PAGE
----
JACKSONVILLE, Fla. - Gov. Rick Scott declared a public health emergency Wednesday calling Florida's opioid abuse problem an epidemic.
In Jacksonville, the medical examiner's office estimates 544 people died in 2016 due to opioid overdose, a number unprecedented compared to previous years.
A common claim by those advocating for the legalization of marijuana is that cannabis use can help bring down opioid abuse numbers.
Using the data states sent to the Centers for Disease Control and Prevention, and reviewing the 29 states that have had medical marijuana laws, only 12 states have had regulations on the books for more than a decade. Of these, studies show nine states including Montana, Colorado and Nevada saw a reduction in opioid overdose deaths after passings laws permitting some form of medical marijuana.
University of California San Diego published a study in 2016 linking medical marijuana laws to a reduction in opioid overdoses, finding that painkiller abuse and addiction dropped an average 23 percent and overdoses dropped 13 percent.
A Health Affairs Journal article in July 2016 echoed these results showing a decrease in Medicare opioid prescriptions in states with medical marijuana laws.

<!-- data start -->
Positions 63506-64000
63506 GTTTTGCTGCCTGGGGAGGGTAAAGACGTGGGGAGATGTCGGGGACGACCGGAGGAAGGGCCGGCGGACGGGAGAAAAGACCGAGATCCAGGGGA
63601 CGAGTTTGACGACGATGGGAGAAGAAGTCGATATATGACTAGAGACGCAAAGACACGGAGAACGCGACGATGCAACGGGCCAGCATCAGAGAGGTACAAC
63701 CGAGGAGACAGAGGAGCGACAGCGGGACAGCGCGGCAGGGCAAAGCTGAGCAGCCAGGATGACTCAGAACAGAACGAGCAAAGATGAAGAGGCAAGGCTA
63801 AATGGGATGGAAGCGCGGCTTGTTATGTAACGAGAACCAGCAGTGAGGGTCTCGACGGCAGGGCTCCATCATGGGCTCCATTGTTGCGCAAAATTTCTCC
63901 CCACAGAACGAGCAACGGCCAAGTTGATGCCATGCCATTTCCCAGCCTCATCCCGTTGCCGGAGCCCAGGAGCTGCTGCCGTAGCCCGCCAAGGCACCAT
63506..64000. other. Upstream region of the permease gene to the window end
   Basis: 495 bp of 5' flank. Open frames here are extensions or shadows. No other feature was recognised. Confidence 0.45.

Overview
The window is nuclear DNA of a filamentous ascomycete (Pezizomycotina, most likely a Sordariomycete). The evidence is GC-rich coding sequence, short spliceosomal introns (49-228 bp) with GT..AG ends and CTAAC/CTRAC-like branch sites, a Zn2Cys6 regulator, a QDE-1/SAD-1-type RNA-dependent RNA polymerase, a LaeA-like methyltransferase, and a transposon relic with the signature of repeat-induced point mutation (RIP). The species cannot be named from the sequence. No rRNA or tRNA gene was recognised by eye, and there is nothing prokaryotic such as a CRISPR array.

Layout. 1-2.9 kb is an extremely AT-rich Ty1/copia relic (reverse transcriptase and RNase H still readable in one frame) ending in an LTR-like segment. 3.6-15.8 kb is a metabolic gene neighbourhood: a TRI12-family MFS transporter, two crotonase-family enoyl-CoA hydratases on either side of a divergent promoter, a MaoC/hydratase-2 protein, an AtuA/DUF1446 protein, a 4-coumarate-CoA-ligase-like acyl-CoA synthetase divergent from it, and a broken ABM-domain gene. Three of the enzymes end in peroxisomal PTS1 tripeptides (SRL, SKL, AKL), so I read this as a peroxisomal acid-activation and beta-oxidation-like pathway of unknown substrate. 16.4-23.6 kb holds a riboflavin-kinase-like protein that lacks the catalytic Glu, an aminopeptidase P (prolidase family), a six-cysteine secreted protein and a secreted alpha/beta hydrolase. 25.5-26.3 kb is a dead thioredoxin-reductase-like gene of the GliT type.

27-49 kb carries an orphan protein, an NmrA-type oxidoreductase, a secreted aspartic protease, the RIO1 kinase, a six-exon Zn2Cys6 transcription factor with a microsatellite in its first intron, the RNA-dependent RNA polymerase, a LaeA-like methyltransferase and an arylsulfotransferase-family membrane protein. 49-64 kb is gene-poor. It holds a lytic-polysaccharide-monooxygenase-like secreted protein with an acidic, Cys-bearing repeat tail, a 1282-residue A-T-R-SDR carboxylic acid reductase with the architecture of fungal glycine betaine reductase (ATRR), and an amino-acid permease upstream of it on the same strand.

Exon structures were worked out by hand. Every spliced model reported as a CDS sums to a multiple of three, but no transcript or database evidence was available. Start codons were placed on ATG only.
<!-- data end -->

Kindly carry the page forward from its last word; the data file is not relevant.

The data is limited to what states report to the CDC, which is not always exhaustive. Autopsies are not always performed on overdose patients, further impacting reporting numbers.
In Jacksonville, Dr. Raymond Pomm of River Regional Home Services, Inc. and addiction treatment center said the studies focus on prescription drug opoid abuse. Pomm said the opioid crisis on the First Coast is no longer limited to addiction to prescriptions.
"The studies have to do with the prescription opioids, but we've now taken a quantum leap from the prescription opioid epidemic, which certainly is a problem," Pomm said. "We've now have got this bigger problem of fentanyl that's killing people very quickly."
Critics of the study believe it needs to also include research on what other issues may arise from marijuana dependency.
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